It’s my great honor to share my review of The Rhino Who Swallowed a Storm, the first children’s book written by Reading Rainbow‘s LeVar Burton, and co-written by Susan Schaefer Bernardo, with illustrations by Courtenay Fletcher. This beautifully-illustrated 32-page hardcover book will be available for purchase beginning October 7, 2014.
I must confess when I first learned the title of the book, I assumed it was a story to help children face their fears about bad weather. I couldn’t have been more wrong! The Rhino Who Swallowed a Storm explores topics such as emotional pain, grief, personal loss, loneliness, friendship, and healing. Much of the book is written in rhyming form, which kids will enjoy reading (my 7.5 year old daughter and I certainly did!)
This book-within-a-book opens with little Mica Mouse scared by a thunderstorm raging outside her home. Papa Mouse offers to soothe Mica by reading The Rhino Who Swallowed a Storm, a story he knows will make her feel better…
In the story, a flood tears through Rhino’s valley, leaving chaos in its wake. Without a thought to the personal cost, and in response to the anger and pain he’s feeling, Rhino swallows the storm only to find it worsens inside him, sending him spinning out of control and into a deep hole. This is an inspired metaphor for the natural feelings of emotional pain, grief, personal loss, and loneliness we all experience in a crisis. Children and adults alike can relate to Rhino in the book.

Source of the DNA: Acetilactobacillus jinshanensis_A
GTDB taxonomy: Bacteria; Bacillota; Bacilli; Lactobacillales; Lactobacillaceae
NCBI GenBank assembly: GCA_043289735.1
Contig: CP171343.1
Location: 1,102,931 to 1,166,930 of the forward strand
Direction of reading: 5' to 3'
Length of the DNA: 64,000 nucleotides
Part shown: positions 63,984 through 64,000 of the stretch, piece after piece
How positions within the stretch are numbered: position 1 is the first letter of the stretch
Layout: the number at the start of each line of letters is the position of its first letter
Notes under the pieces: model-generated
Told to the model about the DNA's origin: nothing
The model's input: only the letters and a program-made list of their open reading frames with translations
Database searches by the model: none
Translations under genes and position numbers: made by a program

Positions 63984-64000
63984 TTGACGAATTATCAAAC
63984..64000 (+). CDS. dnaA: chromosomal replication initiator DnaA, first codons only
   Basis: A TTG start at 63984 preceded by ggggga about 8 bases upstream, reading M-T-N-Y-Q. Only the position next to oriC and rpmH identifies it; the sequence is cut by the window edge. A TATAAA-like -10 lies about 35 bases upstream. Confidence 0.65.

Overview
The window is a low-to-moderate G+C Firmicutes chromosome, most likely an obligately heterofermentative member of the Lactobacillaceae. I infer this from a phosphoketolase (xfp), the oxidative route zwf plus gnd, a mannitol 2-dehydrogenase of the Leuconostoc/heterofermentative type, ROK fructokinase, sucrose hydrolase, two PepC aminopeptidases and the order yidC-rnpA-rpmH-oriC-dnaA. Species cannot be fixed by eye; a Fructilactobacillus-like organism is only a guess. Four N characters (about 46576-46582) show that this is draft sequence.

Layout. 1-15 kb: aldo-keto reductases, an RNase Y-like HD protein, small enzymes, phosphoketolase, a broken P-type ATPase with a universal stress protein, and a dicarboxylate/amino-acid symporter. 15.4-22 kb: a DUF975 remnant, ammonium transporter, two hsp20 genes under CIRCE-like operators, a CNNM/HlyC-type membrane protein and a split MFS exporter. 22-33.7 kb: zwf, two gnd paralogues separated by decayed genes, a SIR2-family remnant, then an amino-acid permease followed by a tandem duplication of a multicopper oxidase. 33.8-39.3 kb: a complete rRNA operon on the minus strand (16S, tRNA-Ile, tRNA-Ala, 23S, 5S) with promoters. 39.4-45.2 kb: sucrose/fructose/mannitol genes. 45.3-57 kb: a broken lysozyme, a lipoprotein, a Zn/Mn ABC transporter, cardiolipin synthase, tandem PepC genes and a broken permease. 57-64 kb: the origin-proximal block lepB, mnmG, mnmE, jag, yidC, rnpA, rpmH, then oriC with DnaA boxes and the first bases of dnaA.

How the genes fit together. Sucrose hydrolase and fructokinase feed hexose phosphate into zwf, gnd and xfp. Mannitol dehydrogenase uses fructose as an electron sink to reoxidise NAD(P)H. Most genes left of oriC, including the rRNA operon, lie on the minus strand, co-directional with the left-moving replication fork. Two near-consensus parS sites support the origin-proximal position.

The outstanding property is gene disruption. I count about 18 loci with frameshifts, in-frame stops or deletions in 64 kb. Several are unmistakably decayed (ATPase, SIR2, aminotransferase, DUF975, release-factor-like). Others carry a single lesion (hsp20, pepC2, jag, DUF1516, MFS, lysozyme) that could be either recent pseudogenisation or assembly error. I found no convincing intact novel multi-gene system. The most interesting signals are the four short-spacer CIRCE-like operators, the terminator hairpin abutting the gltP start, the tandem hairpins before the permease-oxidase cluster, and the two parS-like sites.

Dear Rhino is rescued from his pit by new friends, including a kind spider and a brave kangaroo. Still unable to find his way because the storm continues to rage inside him, more helpers enter Rhino’s life — a buzzing bee, a wise tortoise, and an uplifting whale. With his friends’ help, Rhino releases the storm and finds hope, healing, strength, joy, and love.
This part of the book elegantly reminds me of one of my favorite quotations:
“When I was a boy and I would see scary things in the news, my mother would say to me, ‘Look for the helpers. You will always find people who are helping.'” — Mister Rogers
The book closes with Rhino resting safely and peacefully with his new friends, and Mica Mouse comforted by the knowledge that “You’re never really alone when bad things happen. There are family and friends, even people we don’t know, who are always there to help us through tough times.”
I highly recommend The Rhino Who Swallowed a Storm. The book is richly illustrated, beautifully written, fun to read, and a wonderful tool to help children (and their adults) work through a crisis.